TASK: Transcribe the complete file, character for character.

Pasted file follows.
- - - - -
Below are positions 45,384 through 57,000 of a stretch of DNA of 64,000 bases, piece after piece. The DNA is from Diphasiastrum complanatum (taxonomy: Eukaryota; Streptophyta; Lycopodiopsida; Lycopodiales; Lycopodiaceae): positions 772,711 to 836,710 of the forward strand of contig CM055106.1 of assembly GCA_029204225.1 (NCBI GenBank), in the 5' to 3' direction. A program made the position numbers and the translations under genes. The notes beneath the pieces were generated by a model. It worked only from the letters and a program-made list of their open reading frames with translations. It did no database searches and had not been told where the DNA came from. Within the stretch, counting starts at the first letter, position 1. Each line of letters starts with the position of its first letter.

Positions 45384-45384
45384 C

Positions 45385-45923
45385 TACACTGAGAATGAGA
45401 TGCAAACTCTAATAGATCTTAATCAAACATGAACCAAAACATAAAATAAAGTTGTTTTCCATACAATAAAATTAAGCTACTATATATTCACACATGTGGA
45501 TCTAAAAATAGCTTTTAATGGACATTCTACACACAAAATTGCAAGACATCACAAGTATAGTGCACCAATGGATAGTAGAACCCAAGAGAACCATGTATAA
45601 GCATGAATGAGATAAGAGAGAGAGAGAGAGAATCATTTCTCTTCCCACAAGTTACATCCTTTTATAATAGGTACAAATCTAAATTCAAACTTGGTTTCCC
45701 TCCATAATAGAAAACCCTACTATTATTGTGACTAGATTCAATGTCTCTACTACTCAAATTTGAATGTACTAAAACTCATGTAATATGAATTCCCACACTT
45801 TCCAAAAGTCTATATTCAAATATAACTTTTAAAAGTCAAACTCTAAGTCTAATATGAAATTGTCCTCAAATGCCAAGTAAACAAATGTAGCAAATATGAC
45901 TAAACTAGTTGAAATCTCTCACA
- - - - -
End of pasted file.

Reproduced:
Below are positions 45,384 through 57,000 of a stretch of DNA of 64,000 bases, piece after piece. The DNA is from Diphasiastrum complanatum (taxonomy: Eukaryota; Streptophyta; Lycopodiopsida; Lycopodiales; Lycopodiaceae): positions 772,711 to 836,710 of the forward strand of contig CM055106.1 of assembly GCA_029204225.1 (NCBI GenBank), in the 5' to 3' direction. A program made the position numbers and the translations under genes. The notes beneath the pieces were generated by a model. It worked only from the letters and a program-made list of their open reading frames with translations. It did no database searches and had not been told where the DNA came from. Within the stretch, counting starts at the first letter, position 1. Each line of letters starts with the position of its first letter.

Positions 45384-45384
45384 C

Positions 45385-45923
45385 TACACTGAGAATGAGA
45401 TGCAAACTCTAATAGATCTTAATCAAACATGAACCAAAACATAAAATAAAGTTGTTTTCCATACAATAAAATTAAGCTACTATATATTCACACATGTGGA
45501 TCTAAAAATAGCTTTTAATGGACATTCTACACACAAAATTGCAAGACATCACAAGTATAGTGCACCAATGGATAGTAGAACCCAAGAGAACCATGTATAA
45601 GCATGAATGAGATAAGAGAGAGAGAGAGAGAATCATTTCTCTTCCCACAAGTTACATCCTTTTATAATAGGTACAAATCTAAATTCAAACTTGGTTTCCC
45701 TCCATAATAGAAAACCCTACTATTATTGTGACTAGATTCAATGTCTCTACTACTCAAATTTGAATGTACTAAAACTCATGTAATATGAATTCCCACACTT
45801 TCCAAAAGTCTATATTCAAATATAACTTTTAAAAGTCAAACTCTAAGTCTAATATGAAATTGTCCTCAAATGCCAAGTAAACAAATGTAGCAAATATGAC
45901 TAAACTAGTTGAAATCTCTCACA